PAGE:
Hints: In life, everything has a price. For liberation, the price is vigilance. For excellence, the price is diligence. It is simply a false assumption that you can make the difference while resting on your oars; you must row all the time. Success is one sweet experience but the road to the top is often rough and unexciting.
To desire change is not enough, you must live with the implications of the outcome. If you are willing to pay the price for change, if you are ready to adopt the “never say die” attitude of Thomas Edison, and the meticulous preparations of Michelangelo and Michael Jackson, and add those elements to the focused stead and humility of spirit of Mahatma Gandhi and Martin Luther King Jnr., then you are assured of success at the end of the tunnel.
Show me the man or woman who slept in the day time and also slept in the night time and still achieved something worthwhile. There are two distinct kinds of people; those who relish in night time dreams and those who are given to daytime dreams. The latter group represents the achievers. An intent amounts to nothing if it is not measured by an outcome.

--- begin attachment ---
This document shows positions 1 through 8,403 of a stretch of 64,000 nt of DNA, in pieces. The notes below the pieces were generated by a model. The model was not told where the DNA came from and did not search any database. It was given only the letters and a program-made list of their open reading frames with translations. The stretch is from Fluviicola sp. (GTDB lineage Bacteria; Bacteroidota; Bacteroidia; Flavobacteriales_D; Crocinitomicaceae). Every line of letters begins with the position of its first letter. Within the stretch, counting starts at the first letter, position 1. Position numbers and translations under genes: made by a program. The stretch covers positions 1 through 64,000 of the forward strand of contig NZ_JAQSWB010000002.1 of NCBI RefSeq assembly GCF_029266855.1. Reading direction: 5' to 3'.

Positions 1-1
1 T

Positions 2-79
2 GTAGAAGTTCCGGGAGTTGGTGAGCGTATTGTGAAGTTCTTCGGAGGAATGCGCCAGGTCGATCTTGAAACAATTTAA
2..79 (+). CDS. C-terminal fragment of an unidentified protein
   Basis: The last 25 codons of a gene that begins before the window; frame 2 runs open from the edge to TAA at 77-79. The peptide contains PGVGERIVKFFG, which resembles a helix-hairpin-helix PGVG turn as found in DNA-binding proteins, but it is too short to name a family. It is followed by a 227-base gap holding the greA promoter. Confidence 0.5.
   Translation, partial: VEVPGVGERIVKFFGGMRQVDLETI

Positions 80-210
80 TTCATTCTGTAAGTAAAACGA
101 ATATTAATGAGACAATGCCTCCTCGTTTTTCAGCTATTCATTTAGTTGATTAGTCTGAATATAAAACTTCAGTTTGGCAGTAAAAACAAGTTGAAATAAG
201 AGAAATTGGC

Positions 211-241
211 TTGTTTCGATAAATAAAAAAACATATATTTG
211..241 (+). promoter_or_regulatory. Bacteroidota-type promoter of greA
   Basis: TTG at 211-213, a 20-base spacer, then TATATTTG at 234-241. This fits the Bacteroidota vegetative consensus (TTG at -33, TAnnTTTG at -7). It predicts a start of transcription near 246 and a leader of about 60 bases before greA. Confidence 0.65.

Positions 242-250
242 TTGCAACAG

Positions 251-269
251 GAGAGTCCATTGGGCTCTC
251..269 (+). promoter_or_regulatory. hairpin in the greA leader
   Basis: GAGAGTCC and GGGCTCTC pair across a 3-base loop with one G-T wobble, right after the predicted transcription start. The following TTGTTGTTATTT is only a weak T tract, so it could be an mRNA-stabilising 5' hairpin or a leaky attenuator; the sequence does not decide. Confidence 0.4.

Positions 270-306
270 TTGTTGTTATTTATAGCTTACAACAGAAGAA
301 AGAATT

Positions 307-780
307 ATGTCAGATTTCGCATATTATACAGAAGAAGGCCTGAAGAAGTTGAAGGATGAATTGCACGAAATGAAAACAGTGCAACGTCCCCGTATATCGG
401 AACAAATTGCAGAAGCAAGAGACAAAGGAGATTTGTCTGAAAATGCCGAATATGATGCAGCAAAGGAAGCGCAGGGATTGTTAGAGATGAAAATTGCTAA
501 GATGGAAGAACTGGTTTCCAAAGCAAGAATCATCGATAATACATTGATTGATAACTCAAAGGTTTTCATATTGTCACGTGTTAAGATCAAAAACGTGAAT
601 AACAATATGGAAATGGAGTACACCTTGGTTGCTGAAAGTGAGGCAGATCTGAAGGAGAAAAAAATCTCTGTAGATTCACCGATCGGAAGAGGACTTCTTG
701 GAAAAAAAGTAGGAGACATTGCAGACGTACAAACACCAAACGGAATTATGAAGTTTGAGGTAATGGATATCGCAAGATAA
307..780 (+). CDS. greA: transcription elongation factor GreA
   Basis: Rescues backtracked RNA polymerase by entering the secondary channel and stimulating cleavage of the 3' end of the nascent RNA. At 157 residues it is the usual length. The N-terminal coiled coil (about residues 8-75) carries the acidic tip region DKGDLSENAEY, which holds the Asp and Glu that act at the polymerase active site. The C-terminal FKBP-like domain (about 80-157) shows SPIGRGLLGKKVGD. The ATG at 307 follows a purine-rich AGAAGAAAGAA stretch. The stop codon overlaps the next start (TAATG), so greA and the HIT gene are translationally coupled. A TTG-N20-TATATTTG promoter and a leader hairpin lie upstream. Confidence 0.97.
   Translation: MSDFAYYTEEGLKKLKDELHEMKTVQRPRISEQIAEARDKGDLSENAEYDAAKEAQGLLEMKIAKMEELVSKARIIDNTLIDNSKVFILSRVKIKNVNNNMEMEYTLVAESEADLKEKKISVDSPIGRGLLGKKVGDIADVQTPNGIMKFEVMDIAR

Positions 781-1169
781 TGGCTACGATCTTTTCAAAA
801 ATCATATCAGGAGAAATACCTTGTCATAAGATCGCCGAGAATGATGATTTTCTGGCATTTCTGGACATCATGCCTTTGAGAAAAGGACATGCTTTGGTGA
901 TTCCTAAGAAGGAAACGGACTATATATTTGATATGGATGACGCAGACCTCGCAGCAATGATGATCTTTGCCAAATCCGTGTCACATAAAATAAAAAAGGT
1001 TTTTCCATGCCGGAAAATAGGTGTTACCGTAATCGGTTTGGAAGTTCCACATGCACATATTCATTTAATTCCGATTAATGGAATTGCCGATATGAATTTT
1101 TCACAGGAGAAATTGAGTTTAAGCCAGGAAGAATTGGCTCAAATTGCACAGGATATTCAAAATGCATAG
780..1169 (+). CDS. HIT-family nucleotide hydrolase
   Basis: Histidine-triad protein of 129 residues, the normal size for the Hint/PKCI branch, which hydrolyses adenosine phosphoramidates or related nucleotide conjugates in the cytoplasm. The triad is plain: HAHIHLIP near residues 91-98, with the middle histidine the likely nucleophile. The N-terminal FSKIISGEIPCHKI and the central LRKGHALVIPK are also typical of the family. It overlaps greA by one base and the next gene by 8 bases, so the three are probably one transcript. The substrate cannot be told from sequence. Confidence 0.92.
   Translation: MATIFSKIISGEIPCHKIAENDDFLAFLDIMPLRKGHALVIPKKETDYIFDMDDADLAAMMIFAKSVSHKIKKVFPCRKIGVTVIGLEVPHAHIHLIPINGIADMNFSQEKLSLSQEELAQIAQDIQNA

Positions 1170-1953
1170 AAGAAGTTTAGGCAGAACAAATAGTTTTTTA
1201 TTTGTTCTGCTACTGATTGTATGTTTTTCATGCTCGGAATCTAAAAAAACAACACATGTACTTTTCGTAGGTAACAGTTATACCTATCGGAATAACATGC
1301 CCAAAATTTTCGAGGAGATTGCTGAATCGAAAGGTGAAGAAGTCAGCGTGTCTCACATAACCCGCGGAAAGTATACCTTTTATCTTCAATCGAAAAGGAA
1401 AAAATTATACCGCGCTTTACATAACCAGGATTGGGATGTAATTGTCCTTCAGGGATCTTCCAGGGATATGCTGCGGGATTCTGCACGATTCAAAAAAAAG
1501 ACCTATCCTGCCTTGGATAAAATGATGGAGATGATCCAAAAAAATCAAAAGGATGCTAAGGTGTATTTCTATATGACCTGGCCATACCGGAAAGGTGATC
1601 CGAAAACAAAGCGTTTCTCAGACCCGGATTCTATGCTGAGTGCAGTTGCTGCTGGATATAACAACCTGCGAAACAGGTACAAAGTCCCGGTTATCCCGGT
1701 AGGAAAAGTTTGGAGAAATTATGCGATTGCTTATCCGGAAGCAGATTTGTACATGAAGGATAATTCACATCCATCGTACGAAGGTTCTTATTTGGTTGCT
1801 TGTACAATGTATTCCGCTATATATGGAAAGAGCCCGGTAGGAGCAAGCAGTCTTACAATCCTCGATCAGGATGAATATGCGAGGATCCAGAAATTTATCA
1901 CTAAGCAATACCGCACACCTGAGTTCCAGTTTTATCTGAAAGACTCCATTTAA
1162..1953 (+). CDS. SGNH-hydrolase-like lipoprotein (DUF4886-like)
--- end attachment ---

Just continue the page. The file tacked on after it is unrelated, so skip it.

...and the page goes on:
Stock taking: What have you identified as the price you have to pay for the change you envisage in life? Are you willing to be consistent in paying this price no matter the challenges therein? How would you invest your limited time and resources in relation to paying the price for the change you desire?
Do you realise that a goal is a dream with a date on it? If so, now that you have a burning desire to make a difference in life, what exactly is your dream and what time frame do you have in mind to bring it to fruition? Would your intent and outcome be measurable and meaningful to all concerned?
Are there any practical steps you would take to ensure that you meet your target objectives? Which one of these would you prefer: night time dreamers or daytime dreamers?
“These individuals have so far operated with impunity at the expense of the Nigerian people and have undermined democratic principles.”
-United States Secretary in the US Department of State, Mike Pompeo not only urging stakeholders in the Edo governorship election to uphold the tenets of democracy before, during and after the election or face consequences, but also disclosing punishment on specific individuals for past misdeeds. .